The foundation of your MSP is the services that you provide to your clients, which are laid out in the agreements that you sign with them. You need to make sure those agreements serve to support an effective, efficient business model that brings in a healthy amount of monthly recurring revenue (MRR).
You can do this by keeping your client agreements focused on the essentials and avoiding these three mistakes.
1. Failing To Define Your Edges
Be crystal clear about what’s included in your monthly price – and what isn’t. Your clients are signing up for the business value you provide, so avoid getting distracted with other tasks that are out of your wheelhouse or not worth your time.
A project may come up that you can help with, and you should feel free to take that on. However, be sure to negotiate a separate agreement for it, and don’t provide it as a freebie within your monthly service agreement.
2. Offering Different Service Levels
You’ve identified your Super Power and built an MSP packaging and pricing strategyaround it. Sell that package, and that package only. You’re saying you’ve identified the best path to a successful IT partnership. Don’t undercut your own credibility by suggesting alternative paths.
When you offer different levels of service – with our standard service you get X, with our super service you get X and Y, with our super-duper service you get X and Y plus Z – you confuse the client as to what the best solution is. The best solution is the one you’re offering, period.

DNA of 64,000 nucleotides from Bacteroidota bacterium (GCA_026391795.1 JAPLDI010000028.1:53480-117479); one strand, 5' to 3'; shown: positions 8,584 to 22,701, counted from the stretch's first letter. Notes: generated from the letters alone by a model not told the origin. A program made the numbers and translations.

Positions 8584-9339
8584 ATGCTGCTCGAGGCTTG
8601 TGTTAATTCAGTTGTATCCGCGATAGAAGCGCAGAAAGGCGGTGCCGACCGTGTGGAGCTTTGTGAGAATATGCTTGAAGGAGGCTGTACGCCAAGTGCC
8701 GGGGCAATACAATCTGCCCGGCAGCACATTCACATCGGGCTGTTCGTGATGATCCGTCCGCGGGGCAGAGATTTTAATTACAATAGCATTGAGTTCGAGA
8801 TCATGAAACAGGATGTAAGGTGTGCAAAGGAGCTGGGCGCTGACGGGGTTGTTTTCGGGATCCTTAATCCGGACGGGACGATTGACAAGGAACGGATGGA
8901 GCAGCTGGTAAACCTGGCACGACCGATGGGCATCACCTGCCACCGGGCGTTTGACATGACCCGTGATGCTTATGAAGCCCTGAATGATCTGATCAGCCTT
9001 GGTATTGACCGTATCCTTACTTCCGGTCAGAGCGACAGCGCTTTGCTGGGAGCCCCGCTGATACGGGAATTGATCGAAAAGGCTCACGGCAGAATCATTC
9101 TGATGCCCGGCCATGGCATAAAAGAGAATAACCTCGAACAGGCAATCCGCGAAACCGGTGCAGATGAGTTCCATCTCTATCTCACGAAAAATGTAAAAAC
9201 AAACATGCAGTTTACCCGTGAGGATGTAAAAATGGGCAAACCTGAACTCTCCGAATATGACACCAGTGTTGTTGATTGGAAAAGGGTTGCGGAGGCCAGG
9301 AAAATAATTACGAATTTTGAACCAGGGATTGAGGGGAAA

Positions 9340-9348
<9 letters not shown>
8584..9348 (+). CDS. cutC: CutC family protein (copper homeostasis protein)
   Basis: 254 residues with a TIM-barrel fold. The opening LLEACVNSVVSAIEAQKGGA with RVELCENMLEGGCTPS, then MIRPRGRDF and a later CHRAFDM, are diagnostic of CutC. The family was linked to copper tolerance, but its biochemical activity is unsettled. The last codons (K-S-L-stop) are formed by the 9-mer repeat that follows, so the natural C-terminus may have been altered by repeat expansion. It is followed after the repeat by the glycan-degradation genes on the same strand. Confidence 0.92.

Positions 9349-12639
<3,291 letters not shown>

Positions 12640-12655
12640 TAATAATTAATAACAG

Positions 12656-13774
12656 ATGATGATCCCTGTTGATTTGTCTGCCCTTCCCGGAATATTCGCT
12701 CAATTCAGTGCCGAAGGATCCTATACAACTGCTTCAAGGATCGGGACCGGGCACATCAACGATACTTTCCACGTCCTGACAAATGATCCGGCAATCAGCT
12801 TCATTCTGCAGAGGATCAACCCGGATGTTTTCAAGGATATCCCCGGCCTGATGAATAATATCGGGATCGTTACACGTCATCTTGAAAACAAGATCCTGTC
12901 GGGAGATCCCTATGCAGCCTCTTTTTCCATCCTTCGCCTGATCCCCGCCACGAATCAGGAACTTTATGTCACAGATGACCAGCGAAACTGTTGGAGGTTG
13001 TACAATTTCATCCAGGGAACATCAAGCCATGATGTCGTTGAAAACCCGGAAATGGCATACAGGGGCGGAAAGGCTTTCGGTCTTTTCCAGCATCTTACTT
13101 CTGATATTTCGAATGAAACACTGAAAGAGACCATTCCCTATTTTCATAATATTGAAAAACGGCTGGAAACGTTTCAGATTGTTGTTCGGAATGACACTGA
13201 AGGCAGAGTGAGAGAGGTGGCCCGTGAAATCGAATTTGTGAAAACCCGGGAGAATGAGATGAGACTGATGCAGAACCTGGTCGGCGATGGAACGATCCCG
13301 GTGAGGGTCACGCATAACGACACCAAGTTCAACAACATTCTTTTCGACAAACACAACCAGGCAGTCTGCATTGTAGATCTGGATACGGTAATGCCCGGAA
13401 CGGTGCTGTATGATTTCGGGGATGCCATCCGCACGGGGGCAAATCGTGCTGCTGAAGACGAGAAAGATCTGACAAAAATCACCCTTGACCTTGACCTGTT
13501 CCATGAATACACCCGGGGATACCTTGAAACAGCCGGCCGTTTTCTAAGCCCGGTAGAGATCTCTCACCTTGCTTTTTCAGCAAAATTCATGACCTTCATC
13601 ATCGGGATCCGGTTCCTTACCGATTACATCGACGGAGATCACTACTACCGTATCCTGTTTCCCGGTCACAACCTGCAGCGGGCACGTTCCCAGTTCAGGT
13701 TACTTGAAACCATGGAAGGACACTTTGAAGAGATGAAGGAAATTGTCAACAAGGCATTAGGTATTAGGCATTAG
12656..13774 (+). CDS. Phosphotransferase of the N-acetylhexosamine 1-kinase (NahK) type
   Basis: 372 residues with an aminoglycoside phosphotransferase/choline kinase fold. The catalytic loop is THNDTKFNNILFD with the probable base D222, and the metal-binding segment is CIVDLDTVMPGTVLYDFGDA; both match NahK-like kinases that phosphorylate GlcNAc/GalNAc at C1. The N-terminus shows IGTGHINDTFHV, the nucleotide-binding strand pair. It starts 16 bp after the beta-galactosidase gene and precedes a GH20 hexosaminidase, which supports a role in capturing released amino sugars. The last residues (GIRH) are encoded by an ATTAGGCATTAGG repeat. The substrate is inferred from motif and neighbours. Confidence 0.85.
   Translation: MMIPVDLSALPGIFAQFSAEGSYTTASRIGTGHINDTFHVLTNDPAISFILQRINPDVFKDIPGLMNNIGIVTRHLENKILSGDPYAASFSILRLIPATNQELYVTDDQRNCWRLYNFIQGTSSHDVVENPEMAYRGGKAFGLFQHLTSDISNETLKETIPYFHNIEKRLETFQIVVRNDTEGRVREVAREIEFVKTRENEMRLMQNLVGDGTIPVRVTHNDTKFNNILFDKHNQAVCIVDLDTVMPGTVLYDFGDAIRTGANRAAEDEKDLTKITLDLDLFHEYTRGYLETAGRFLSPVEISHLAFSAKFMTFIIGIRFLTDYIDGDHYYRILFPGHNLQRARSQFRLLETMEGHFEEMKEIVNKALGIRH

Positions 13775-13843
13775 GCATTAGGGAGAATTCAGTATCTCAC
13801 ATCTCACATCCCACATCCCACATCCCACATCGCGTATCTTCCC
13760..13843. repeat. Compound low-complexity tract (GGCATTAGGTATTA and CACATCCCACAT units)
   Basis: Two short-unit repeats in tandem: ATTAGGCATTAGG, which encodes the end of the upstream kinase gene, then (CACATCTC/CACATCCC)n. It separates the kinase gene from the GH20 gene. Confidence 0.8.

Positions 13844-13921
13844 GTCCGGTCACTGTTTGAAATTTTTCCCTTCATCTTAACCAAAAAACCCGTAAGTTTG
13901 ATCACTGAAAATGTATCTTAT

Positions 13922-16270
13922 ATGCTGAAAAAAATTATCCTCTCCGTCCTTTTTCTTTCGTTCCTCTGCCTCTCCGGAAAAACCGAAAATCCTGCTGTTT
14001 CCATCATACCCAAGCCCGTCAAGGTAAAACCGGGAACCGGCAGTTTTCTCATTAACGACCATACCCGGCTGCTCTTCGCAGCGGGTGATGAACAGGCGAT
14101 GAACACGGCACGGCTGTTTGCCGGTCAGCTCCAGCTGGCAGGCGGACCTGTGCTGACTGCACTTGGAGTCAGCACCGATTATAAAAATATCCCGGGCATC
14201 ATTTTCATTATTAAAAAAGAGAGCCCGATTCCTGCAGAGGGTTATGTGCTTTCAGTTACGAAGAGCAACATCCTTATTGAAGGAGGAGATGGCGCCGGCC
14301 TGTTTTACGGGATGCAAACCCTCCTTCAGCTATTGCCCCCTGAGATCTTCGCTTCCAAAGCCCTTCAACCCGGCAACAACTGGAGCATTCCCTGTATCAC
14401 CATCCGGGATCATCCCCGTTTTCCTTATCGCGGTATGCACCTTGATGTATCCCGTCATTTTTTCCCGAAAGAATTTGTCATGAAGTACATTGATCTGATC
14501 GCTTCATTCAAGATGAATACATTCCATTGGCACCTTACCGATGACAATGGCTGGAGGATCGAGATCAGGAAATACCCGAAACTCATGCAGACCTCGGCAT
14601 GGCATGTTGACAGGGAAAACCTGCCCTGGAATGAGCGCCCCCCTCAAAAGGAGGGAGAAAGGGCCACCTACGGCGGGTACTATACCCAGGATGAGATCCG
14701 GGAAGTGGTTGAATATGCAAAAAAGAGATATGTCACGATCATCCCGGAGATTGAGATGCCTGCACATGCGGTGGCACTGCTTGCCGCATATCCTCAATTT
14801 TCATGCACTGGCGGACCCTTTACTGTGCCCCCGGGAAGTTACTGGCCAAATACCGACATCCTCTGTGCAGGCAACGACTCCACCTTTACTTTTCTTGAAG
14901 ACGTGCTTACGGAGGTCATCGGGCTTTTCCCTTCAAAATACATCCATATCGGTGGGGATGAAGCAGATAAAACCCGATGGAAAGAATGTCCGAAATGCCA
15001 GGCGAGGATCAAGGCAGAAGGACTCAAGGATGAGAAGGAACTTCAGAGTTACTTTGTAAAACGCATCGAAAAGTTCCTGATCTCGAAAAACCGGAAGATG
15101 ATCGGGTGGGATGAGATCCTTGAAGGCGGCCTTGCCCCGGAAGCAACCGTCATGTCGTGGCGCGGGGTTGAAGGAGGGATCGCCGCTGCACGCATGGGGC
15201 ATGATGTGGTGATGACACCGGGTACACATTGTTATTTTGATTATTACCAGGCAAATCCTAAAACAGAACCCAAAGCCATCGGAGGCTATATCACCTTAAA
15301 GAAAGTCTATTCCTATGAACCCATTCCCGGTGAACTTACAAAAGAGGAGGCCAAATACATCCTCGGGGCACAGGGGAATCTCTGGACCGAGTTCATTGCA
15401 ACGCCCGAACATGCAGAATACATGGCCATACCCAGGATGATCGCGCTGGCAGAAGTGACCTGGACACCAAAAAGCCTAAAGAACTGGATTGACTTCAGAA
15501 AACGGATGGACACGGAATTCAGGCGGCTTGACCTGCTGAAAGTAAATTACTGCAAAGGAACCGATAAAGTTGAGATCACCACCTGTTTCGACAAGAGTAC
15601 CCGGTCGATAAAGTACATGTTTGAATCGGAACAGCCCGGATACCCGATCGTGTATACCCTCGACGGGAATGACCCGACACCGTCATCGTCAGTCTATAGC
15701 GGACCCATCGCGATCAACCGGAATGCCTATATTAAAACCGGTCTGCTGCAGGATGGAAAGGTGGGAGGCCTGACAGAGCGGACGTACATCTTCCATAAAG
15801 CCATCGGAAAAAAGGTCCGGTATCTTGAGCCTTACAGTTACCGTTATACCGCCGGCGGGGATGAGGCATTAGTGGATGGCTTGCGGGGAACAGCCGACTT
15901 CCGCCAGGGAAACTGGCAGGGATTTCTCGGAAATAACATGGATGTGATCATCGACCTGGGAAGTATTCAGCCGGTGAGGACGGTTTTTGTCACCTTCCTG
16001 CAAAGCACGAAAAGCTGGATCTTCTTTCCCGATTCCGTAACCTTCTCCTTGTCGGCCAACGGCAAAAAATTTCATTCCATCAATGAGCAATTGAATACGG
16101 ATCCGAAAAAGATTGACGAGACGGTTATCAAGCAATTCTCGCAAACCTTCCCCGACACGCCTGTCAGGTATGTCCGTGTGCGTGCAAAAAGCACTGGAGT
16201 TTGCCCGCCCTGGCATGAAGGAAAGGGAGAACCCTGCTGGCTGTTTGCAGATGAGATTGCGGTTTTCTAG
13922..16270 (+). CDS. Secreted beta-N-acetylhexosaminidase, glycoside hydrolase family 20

3. Setting Entrance Barriers
Make it easy to hire you! You need to avoid barriers that will cause a potential client to think twice, or even decide against signing up with you at all.
One kind of barrier is practical, such as expecting that the client already has a certain kind of technology stack. The value you offer as an MSP is bringing their technology into alignment with their business goals, so don’t exclude customers based on what their current stack looks like.
Another kind of barrier is mental, such as using an overly complicated client agreement. You should be able to get all of the information that your lawyer says you need into a one- or two-page document.Any longer than that, and the client wonders what you’re hiding in all the verbiage.
The right agreement puts you on solid footing for a long-term, mutually beneficial relationship with your client. Avoid the above mistakes to help prevent confusion and conflict.
Learn how to how to drastically increase your monthly recurring revenue in our free guide.